Move to harmonise African drone laws

Barely a year after it came into existence, the African Drone Forum is wasting no time making its mark on the continent’s drone landscape.

The forum already has held a symposium and the Lake Kivu Challenge last February in Rwanda. Now it has announced that it will soon be taking stock of all regulations pertaining to Remotely Piloted Aircraft in Africa, with a view to have them harmonised across the continent.

This follows consultations that took place at the inaugural African Drone Forum held in Rwanda in February this year, which established that drone laws in Africa were country-specific and not as uniform as they ought to be. If the continent is to make progress in the drone field, then its laws have to be in harmony from Cape to Cairo.

“In light of the regulatory consultations that took place at the African Drone Forum 2020, the African Drone Forum is proud to announce we are conducting a review of all regulations, policy dialogues and regulatory gaps in the African continent as they pertain to Unmanned Aerial Systems,” the organisation said in a statement.

“This review is supported by our partners at the World Bank and the World Economic Forum, as well as the International Finance Corporation and the Disruptive Technologies for Development Trust Fund. This regulations review deepens our engagement with National Civil Aviation Authorities to draw together this community.”

There are still many countries in Africa with no drone regulations enacted in their aviation law, which has made it hard for people and organisations to either manufacture, import or use drones without getting in trouble with state authorities. The countries that do have written down regulations may have written them in ways that are not friendly for non-citizens. In Kenya for example, you cannot bring your drone into the country if you do not live there. For a country with such rich tourist destinations, this could be a problem for tourists who may wish to use the convenience of drone to capture their holiday.

Drone operations could be improved by harmonisation of regulations across the continent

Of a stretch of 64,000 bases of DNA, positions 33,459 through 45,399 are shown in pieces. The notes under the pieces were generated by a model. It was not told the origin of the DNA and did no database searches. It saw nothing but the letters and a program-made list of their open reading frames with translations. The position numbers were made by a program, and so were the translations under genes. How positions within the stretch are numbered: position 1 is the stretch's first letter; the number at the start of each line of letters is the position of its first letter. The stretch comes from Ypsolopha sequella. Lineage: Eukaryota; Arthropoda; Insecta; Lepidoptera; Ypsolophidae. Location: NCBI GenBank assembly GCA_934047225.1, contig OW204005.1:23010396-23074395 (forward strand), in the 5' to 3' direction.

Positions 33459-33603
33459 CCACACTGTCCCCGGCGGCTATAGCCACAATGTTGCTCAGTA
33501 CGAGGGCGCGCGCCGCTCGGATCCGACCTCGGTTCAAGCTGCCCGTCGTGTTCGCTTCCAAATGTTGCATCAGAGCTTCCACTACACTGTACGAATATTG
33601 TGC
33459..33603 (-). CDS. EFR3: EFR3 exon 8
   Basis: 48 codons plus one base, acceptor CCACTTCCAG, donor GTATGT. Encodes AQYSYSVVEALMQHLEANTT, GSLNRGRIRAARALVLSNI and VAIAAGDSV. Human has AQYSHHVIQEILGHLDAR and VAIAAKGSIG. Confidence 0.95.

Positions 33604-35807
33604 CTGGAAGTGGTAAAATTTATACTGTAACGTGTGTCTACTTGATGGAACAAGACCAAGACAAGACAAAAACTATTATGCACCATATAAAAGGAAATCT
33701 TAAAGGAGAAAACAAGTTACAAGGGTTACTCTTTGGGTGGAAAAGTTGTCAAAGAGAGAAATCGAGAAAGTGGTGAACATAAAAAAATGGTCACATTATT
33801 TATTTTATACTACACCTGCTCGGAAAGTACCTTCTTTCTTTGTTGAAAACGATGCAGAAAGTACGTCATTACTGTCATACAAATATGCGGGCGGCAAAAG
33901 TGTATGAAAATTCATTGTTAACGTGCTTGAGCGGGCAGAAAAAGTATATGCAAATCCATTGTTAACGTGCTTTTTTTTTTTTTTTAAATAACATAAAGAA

During plenary about regulations at the last forum, presenters outlined the areas they said were important, including flight safety, airworthiness, risk assessment, training and standardisation. The East African Community’s Civil Aviation Safety and Security Oversight Agency (CASSOA) has already led the trend in this charge, being responsible for airworthiness inspections of aircraft and airport facilities in the East African countries of Kenya, Tanzania and Uganda. Rwanda, South Sudan and Burundi are in the process merging their aviation laws with the agency. CASSOA is working towards harmonising the aviation regulations of the six member states, such that a licence acquired in one state should be valid in the five other member states making the EAC.

The European Union has already made progress in this regard, with the EU Drone Regulations taking over individual national rules from the first of July 2020. Among other factors, the EU regulatory framework will be based on:

A risk-based and proportionate approach:

  • The new framework will introduce three categories of operations (open, specific and certified) according to the level of risks involved. A different regulatory approach will be adopted for each category. Low-risk operations (“open” category) will not require any authorization, but will be subject to strict operational limitations. For medium risk operations, operators will have to require an authorization from the national aviation authority on the basis of a standardized risk assessment or a specific scenario (specific category). Finally, in case of high risk operations, classical aviation rules will apply (certified category).

A sharing of responsibilities between the EU and the Member States:

  • To bring the necessary flexibility, Member States will be able to define “zones” to restrict the access of certain portions of their airspace or on the contrary relax the conditions there. By doing so, national specificities will be addressed at the most appropriate level. Registration and authorizations will also be implemented at national level on the basis on common rules.

The forum will make the full research report and updated drone regulations database available as part of the community knowledge once it is completed.


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